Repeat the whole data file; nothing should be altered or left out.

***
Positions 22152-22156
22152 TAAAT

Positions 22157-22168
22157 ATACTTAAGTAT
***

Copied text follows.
Positions 22152-22156
22152 TAAAT

Positions 22157-22168
22157 ATACTTAAGTAT